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Setting the context

After arriving at the Bella Centre's metro station, you walk down the stairs from the platform to ground level, where you are greeted by Greenpeace representatives handing out reports on the negotiations, climate change skeptics presenting the negotiations as a strategy for global domination and vegetarians with free books on the need to stop eating meat. A roped pathway guides you through several clusters of bright yellow clad police and into a massive security tent. It is a relatively quick pass through any of of some fifty security lines, like those in an airport, before you enter the tent for civil society with hundreds of booths from every manner of related NGO, a massive cloak check, meeting rooms and bicycles for rent. From here you pass mailboxes labeled with each country (so you can inform them of each event), a documentation centre that provides the day's agenda, teleconference centres, several cafeterias, and hundreds of tables around which are clustered every manner of group with laptops and literature piled high. Finally you enter the main conference centre, a vast hall with a glass ceiling. In the window you can catch a glimpse of the wind turbine which provides electricity for the conference centre. In the convention centre there are interactive booths such as Google, presentation stages, a massive computer centre, cafeterias, tables, country delegation offices, plenary presentations, in all populated by some 15,000 people (although registration is rumored to be 30,000). A cargo bicycle pedals by, offering organic apples for sale for 5 kroners (approximate $1US). The program of events is overwhelming, which in addition to the conference centre includes two major side conferences.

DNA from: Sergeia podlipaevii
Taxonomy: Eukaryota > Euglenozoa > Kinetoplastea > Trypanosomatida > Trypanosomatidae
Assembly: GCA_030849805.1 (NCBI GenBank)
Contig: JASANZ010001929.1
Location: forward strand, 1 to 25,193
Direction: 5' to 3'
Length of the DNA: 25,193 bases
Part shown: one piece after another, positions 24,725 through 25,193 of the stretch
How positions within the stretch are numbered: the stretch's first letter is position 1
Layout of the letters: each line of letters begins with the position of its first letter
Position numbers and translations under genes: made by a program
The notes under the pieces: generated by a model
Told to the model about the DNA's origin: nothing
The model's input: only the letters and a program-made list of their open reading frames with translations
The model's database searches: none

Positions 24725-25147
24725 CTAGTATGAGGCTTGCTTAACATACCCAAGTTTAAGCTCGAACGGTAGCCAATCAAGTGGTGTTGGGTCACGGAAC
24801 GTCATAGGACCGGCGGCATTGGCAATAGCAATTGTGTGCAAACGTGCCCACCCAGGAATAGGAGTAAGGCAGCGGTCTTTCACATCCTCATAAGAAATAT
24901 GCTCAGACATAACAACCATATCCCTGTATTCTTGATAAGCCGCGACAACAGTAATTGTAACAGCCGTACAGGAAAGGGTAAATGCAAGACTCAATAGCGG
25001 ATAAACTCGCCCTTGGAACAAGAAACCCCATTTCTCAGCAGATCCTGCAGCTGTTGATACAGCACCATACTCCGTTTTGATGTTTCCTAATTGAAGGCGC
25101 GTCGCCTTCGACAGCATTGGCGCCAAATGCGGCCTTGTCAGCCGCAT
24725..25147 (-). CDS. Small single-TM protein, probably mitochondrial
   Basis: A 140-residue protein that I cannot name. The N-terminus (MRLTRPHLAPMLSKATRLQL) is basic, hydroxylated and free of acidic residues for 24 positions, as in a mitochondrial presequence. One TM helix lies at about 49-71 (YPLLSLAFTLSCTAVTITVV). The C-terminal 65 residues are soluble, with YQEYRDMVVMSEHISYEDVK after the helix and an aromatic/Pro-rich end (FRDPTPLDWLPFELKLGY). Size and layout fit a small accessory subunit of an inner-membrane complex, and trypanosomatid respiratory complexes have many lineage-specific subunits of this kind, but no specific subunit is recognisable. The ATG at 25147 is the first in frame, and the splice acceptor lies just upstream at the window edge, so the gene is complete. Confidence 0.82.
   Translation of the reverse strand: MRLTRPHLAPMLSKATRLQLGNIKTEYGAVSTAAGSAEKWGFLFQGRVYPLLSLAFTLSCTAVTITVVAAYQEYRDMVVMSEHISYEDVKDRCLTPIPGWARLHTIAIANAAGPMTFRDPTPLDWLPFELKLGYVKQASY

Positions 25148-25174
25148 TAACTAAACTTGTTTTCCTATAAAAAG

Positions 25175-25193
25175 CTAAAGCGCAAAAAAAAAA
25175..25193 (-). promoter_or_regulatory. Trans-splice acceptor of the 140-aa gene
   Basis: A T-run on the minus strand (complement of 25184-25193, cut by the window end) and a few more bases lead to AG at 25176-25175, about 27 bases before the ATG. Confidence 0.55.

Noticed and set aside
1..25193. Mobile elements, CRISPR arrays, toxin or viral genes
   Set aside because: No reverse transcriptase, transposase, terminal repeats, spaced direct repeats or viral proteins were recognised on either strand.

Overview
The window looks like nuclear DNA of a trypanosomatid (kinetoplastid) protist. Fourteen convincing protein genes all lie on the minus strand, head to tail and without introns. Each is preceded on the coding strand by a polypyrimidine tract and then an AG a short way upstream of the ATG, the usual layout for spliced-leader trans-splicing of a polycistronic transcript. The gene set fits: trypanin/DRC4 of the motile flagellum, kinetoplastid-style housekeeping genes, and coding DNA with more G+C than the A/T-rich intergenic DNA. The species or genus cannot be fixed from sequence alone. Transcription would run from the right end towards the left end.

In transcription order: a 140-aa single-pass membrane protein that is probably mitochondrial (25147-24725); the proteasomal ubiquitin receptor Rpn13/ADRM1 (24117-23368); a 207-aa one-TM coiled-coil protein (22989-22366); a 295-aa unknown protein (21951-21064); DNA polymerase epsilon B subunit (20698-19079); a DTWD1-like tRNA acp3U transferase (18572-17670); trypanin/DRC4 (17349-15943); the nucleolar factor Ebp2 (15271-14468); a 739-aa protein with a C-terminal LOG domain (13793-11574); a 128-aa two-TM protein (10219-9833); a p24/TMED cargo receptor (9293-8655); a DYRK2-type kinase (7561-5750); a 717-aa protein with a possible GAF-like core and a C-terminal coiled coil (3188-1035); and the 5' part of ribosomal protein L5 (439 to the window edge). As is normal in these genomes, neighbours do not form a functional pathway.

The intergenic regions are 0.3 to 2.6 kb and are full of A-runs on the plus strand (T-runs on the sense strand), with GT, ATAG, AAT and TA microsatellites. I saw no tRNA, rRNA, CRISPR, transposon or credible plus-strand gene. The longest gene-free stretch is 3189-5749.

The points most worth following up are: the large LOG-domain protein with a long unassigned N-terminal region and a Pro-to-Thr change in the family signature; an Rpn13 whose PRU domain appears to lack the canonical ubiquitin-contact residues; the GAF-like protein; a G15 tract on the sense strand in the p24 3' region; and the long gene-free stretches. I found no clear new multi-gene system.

Turbulent times

COP 15 was suspended yesterday morning by the island state of Tuvalu after their proposal to discuss a legally binding post-Kyoto protocol was opposed by China, India, Venezuela and others. Tuvalu was supported by other islands states including Barbados and Marshall Islands. A boisterous protest by civil society in support of Tuvalu's position resulted in the plenary being closed to observer organisations yesterday afternoon.

This stalemate follows release of a leaked draft declaration yesterday prepared by the Prime Minister of Denmark in consultation with Australia and other developed countries. Southern countries, represented by the Group of 77 responded to the draft angrily which was considered weak and inadequate.

Kyoto or not?

The fracture within the Group of 77 countries over whether or not to support Tuvalu underlies a critical discussion around the Kyoto Protocol. The US, Canada and EU are proposing a new, post-Kyoto, legally-binding protocol under the UN Convention on Climate Change. This would facilitate the involvement of the US, which never ratified the Kyoto Protocol (the House rebelled against a commitment by the US President at the time, Bill Clinton, a precedent which Obama aims to avoid in these negotiations). Otherwise a separate arrangement would need to be developed specifically for the US. The Group of 77 is strongly pushing for the extension of the Kyoto Protocol arguing that if Kyoto is abandoned it will undermine the legitimacy of future legal agreements. For example, depending on how the emissions are measured, Canada is between 29% and 49% above its Kyoto target, and abandoning Kyoto sends a message to countries like Canada that there is no consequence for disregarding legal commitments.